Equity markets continue to mark time as the thanksgiving weekend approaches. Mark Carney appeared before a parliamentary committee on Tuesday with two other MPC members, one being Ian Mccafferty who voted for an interest rate rise at the last meeting. Not a lot new appeared to come from the exchanges except a concession that the economy may be doing slightly better than the data suggests and therefore the next rate move will probably be most definitely up. The tone of the comments from the MPC may have been considered slightly more hawkish (in favour of a rate rise) than on other occasions, but gilt yields did not reflect this, hardly moving on the day.
The US released its latest Q3 GDP estimate; it came in higher than expected at 3.9% though lower than the second quarter rise of 4.6%. Bond "Guru" Jeffery Gundlach interviewed on CNBC was quoted as saying he believed the Fed might raise rates "to see what happens". That feels like an interesting theory, and maybe a tad gung ho. What if nothing happens, do they raise again? What happens if they do and markets react badly do they cut it back? One can only hope that central banks policies are in general a little more sophisticated than let's have a go, prepare for the worst hope for the best. In the mean time the S&P 500 continues to climb higher.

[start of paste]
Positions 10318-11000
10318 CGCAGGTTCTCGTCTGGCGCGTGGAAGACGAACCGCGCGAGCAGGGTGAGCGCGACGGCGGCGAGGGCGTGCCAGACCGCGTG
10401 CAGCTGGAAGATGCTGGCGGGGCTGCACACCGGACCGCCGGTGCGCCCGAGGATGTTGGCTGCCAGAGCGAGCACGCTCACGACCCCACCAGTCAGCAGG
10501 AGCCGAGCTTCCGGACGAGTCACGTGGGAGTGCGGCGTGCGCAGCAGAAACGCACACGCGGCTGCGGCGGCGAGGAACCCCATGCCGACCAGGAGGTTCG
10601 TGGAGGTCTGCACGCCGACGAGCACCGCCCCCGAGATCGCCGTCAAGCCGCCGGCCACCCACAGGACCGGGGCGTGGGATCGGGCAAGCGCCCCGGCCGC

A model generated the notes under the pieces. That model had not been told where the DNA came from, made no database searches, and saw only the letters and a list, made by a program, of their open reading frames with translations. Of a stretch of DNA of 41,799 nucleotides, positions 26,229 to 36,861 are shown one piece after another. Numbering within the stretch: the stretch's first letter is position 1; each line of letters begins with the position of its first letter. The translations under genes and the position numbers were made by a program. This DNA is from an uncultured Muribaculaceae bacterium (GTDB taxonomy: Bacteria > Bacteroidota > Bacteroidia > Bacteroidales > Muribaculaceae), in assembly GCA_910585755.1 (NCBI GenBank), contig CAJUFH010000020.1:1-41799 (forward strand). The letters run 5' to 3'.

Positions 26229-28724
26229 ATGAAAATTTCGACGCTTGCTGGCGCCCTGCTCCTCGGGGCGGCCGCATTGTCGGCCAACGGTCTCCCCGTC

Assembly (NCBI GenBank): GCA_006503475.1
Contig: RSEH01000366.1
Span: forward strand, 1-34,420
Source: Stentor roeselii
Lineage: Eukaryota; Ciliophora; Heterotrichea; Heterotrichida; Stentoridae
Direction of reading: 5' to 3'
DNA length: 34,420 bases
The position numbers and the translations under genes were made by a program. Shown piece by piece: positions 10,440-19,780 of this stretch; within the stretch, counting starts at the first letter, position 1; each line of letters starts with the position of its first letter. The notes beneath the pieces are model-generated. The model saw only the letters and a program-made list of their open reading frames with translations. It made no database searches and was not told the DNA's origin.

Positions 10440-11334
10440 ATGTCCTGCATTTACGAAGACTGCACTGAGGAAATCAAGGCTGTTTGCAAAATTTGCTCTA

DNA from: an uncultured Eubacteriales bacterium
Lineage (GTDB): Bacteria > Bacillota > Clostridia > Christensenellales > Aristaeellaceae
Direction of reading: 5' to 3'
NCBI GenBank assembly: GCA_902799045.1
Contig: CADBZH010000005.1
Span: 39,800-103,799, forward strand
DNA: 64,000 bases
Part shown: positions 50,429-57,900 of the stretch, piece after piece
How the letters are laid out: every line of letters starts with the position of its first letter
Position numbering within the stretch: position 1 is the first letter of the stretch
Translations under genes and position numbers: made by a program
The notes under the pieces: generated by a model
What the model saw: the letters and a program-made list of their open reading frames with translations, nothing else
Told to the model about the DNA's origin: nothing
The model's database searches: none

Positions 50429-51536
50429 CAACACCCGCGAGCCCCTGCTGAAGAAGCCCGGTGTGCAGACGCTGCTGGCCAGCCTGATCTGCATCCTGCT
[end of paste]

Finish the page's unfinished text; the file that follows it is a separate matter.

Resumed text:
It is fast approaching that time in the year when strategists, economists and research analysts will be asked to focus on their recommendations for next year. One would imagine the central theme would remain cautiously optimistic on equities as rates will remain low, inflation subdued and economic growth will remain real if modest. The main topics of discussion will surround what happens to the US dollar and in turn commodity prices. One gets the feeling other topics for discussion next year will be along the same lines as this, when will the Fed raise rates? Will the ECB do full blown US style QE? Will Abenomics kick start the Japanese economy after 20 years? Is China going to face hard landing? As there has been this year and to some degree 2013, one feels at some stage during the year these themes will all have their part to play in offering periods of worry, but it should also ensure that government’s focus remains on stimulating the global economy not slowing it down.